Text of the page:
1921 Mantorville School Celebration

This weekend was very exciting for us. We were a part of opening the time capsule of the 1921 building that was once the Mantorville School. It was imbedded in the cornerstone. ImageWhen the cornerstone was removed, the bottom of the time capsule was pretty rusted and had a couple of holes in it. The rest of it was cemented into the stone. There were several documents and a photo in it. The most amazing part to me was the letter from them, probably the school board or superintendent, to US. The letter explained to us why they built the school and how important they felt it was to educated our young people. It was so touching. They went on to explain that even though building supplies were expensive at the time, it still was important enough to go ahead and do it right. The building was state of the art. It was to have cost $41,000 but ended up costing $18,000 more. The bond referendum was also in there and other documentation that will be studied in more controlled spaces.

Several months ago, Kent and Carole Keller, who owned the property, called me to see if I could help them organize a closing celebration for that section of the school property. The whole thing has been purchased by Dodge County for expansion. It sits across the street from the rest of the county property and is ideal for expansion. As an aside, it was me, when I sat on the county board,  that pushed us into reopening discussion of the much needed (and much bitched about and nothing much being done about it) expansion. But I digress (again). All the buildings can be repurposed except for this 1921 section. The oldest part. I said yes and pulled poor John into the project.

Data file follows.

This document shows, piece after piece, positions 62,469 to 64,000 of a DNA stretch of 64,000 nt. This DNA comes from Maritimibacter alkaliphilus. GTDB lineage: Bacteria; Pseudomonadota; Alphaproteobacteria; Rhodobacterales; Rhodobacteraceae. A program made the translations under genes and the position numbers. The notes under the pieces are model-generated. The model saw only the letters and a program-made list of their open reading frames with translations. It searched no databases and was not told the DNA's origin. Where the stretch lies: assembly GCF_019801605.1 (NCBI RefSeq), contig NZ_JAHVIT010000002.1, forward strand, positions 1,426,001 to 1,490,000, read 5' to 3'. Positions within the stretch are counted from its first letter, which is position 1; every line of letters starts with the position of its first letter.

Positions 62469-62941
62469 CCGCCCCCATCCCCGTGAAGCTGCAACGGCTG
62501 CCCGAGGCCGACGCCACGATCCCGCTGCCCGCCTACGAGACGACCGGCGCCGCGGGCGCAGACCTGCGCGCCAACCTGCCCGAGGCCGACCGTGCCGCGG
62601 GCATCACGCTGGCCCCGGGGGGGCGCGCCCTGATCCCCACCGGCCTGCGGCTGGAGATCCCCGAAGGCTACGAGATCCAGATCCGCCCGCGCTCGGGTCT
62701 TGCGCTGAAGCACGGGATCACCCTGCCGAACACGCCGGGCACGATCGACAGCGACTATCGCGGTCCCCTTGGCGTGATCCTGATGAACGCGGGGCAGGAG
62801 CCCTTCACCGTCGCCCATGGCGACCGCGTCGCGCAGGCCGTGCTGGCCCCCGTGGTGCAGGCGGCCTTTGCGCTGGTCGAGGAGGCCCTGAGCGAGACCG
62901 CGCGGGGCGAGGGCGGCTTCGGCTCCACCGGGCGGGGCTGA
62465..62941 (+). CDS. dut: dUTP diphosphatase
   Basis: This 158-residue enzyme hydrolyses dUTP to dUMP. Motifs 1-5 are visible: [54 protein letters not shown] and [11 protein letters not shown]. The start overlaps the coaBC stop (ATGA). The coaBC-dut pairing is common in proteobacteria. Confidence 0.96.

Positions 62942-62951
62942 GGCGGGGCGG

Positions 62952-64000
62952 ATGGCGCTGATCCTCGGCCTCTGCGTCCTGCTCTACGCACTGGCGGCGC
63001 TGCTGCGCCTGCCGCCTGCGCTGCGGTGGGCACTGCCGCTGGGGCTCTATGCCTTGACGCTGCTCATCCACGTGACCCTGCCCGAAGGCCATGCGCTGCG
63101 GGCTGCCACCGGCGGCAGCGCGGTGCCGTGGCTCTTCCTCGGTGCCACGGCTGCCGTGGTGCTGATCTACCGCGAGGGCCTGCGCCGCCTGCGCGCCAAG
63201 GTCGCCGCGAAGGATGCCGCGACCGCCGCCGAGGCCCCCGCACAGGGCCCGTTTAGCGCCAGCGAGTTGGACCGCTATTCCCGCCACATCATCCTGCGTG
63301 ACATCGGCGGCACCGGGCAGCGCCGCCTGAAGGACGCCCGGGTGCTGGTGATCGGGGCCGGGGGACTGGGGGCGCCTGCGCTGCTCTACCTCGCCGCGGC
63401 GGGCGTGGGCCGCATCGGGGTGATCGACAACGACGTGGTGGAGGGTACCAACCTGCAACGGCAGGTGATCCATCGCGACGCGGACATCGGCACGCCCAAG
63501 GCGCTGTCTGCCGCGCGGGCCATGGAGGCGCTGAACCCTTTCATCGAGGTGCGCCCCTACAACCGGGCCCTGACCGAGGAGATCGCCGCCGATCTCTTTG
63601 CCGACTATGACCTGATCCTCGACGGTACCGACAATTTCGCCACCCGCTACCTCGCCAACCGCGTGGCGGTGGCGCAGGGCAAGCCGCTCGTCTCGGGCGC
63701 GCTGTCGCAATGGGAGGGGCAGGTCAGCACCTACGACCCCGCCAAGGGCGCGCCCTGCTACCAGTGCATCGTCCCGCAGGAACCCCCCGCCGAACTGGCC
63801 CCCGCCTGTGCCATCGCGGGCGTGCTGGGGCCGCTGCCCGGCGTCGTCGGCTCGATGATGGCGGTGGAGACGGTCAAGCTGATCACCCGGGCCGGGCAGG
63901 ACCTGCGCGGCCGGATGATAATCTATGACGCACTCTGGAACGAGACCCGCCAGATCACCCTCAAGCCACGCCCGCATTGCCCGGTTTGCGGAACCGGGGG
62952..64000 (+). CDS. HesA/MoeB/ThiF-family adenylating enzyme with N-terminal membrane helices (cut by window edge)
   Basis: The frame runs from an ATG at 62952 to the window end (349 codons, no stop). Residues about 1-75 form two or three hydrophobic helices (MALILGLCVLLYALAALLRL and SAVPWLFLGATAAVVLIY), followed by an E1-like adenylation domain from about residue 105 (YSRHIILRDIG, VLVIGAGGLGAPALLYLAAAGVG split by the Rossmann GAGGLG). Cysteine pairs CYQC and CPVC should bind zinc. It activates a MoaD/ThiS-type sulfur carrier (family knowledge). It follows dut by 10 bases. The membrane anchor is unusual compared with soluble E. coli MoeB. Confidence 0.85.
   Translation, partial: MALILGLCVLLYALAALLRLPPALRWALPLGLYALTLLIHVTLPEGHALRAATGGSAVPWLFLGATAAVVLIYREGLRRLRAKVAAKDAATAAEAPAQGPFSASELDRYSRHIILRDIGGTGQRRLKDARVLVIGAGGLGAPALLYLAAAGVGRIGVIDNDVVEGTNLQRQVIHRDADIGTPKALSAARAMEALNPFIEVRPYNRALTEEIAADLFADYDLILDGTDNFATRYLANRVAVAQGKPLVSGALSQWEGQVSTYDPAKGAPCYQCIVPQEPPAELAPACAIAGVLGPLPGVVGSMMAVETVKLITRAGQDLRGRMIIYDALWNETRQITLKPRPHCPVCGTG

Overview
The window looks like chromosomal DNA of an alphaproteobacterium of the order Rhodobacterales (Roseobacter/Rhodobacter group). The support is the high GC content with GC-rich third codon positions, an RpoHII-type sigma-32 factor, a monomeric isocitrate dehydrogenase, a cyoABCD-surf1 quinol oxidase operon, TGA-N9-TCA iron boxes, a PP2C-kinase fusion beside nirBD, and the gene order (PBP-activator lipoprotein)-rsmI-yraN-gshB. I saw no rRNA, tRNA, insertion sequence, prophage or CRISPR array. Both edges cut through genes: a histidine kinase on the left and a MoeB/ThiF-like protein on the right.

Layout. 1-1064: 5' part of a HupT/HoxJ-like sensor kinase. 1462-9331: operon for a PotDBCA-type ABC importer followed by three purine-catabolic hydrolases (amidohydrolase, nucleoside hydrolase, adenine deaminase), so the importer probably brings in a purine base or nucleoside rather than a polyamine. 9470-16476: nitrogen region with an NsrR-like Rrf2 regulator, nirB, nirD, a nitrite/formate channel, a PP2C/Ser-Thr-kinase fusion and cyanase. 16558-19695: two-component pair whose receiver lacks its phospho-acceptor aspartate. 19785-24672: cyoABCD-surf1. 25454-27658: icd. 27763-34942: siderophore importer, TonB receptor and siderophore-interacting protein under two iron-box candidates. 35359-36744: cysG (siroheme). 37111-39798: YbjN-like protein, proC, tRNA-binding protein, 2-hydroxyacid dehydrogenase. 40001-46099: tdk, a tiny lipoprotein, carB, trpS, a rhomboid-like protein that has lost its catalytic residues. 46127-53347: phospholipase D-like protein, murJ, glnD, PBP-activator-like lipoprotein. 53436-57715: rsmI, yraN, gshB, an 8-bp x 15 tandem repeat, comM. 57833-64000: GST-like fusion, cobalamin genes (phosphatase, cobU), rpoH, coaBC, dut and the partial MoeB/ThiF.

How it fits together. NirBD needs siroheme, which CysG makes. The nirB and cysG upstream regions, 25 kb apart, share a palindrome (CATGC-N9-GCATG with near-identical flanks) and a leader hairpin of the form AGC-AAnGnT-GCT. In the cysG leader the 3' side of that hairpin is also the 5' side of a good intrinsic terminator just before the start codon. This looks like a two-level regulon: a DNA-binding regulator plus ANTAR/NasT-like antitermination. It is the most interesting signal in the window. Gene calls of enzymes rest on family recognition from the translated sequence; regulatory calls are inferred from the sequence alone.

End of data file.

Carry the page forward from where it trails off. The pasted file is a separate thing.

After several long lunches with the Kellers, getting an idea of what they were thinking and a fairly good budget, off we went. What we came up was a community open house. The part I worried about the most was getting the word out. Posters and postcards. News articles in the local newspapers. Gallons of coffee with the locals at the coffee shops–who love to share (aka gossip). To make a long story short: It was a raving success. Even the weather cooperated. We figure that 250-300 people came. The short program had at least 150.

ImageThis is me as the mistress of ceremonies.

ImageAnd this is Kent Keller on the right reading the letter and John Olive on the left. Mary Ann Bucher, my friend and director of the Dodge County Historical Society in front.

Suffice it to say, it was a fabulous day and so glad we are on the other side of it all. Now I HAVE GOT TO GET to costuming the October show for the theater company. Yikes…

 

 

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